4-minute Free or Final Freestyle: Only the top unlimited pilots might be invited to fly this final program. In this program pilots strive to display their creativity and superior skills as performers, the judging here being almost entirely subjective as opposed to objective assessments of figures according to the Aresti system as used for all other programs.
The aerobatic box is a volume of airspace in which the aircraft must remain while performing a sequence. Its length and width are each 1,000 metres (3,280 ft). Its height varies based on whether FAI, national aero club or local rules apply to the competition. White ground markers at each corner of the box make it visible to the pilot from the air. For most categories, penalties are assessed for flight outside the aerobatic box.
The box has two axes, the identification of which is based on the location of the judges. The X-Axis (called the A-Axis by some aero clubs), runs across the line of sight of the judges. It is along this axis that most figures are usually flown. In some contests a center line is marked along the middle of the X-Axis.
The Y-Axis (called the B-Axis by some aero clubs) runs perpendicular to the X-Axis, toward and away from the judges. This axis is used for cross-box position correction. The official wind direction is always declared by contest officials to be along the X-Axis. This, however, does not always reflect reality, and generally during the course of a sequence the competitor will drift either toward or away from the judging line. The competitor can extend or shorten maneuvers flown along the Y-Axis to obtain the desired positioning.
The box floor is as high as 460 metres (1,510 ft) above ground level (AGL) for Primary level competitors and as low as 100 metres (328 ft) AGL for Unlimited level competitors. The box ceiling is as high as 1,000 metres (3,280 ft) above its floor. Before a category starts, a competitor will mark the box by flying along its boundaries at its floor. This allows the judges to visualize the box in the sky and prepares them to adjudge an aircraft flying below the box floor.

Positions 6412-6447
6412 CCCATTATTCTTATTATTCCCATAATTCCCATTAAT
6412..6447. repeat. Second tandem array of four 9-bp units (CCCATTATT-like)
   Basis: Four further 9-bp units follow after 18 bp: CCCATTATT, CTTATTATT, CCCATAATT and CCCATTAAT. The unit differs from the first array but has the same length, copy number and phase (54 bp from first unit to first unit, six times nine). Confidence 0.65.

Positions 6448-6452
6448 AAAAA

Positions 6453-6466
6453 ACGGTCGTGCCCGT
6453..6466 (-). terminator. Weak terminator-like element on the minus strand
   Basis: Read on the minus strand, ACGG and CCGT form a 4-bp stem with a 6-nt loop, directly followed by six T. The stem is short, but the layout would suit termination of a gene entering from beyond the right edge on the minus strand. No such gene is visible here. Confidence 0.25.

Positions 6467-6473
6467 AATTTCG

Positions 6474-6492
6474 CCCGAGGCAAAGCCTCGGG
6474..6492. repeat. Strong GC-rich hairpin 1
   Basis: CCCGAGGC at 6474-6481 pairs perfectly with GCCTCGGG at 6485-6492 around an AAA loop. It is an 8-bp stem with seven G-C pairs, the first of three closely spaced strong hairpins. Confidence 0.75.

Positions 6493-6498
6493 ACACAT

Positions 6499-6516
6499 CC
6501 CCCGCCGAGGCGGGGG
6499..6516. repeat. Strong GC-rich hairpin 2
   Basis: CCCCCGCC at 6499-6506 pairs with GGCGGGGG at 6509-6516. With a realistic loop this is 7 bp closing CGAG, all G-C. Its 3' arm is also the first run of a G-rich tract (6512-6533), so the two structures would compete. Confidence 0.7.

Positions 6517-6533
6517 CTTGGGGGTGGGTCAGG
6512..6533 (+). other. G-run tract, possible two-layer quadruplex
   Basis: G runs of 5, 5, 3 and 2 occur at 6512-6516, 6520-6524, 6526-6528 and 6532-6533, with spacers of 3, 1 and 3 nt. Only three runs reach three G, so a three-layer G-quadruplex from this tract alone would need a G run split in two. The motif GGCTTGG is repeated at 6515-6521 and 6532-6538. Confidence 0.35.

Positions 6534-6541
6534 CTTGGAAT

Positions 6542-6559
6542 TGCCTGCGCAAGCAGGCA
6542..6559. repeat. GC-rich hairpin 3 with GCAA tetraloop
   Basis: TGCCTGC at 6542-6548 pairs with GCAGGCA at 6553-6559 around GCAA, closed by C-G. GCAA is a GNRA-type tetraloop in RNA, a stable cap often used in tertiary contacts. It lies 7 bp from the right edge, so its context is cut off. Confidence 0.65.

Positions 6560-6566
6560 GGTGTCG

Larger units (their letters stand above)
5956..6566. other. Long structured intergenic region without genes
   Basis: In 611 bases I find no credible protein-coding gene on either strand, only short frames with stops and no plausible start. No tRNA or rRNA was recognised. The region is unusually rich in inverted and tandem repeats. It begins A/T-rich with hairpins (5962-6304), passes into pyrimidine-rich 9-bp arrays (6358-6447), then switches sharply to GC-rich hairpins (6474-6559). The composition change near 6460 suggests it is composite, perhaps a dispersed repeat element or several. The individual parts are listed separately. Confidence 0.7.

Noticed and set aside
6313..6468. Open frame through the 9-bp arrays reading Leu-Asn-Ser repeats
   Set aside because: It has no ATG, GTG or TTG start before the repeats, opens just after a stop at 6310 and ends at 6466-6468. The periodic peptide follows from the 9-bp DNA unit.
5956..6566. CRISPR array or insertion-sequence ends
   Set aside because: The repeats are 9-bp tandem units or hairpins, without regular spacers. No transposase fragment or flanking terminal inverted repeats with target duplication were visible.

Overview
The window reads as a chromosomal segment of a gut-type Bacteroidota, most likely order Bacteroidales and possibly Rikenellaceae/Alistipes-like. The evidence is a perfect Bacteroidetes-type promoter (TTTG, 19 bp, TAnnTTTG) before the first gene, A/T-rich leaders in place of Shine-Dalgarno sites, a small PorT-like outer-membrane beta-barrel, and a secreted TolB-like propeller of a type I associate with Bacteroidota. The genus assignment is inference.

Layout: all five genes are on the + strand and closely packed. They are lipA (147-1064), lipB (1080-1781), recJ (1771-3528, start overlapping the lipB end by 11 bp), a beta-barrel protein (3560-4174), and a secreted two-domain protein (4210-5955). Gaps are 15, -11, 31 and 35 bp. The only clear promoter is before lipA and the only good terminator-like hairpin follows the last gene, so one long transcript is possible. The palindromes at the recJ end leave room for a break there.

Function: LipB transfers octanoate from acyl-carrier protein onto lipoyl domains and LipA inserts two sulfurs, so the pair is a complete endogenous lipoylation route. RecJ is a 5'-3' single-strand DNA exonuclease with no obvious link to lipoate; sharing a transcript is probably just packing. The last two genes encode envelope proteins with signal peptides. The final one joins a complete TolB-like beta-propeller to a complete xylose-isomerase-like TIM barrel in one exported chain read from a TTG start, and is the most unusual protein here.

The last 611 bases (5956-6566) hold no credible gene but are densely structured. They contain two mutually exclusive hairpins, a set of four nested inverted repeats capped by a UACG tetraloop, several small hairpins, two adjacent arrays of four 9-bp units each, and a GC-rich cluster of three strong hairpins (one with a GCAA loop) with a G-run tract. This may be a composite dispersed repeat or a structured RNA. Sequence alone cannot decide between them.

At a groundspeed of 300 kilometres per hour (190 mph) the pilot has 12 seconds from entering the box on the one side before exiting the box on the other.
Each category within a competition may have between 3 and 9 grading judges, each of whom is accredited by the contest's sanctioning body. They are positioned between 150 and 250 metres (490 and 820 ft) back from the edge of the box, at the center of the X-Axis and facing that axis. Each grading judge is assisted by an assistant judge, who reads Aresti notation and verbalizes to the grading judge each figure to be flown, and if possible also a recorder (also called a writer or scribe), who records the judges marks and comments, commentary and ancillary information on a competitor's score sheet. For some flight programs, a single individual may serve concurrently as assistant judge and recorder.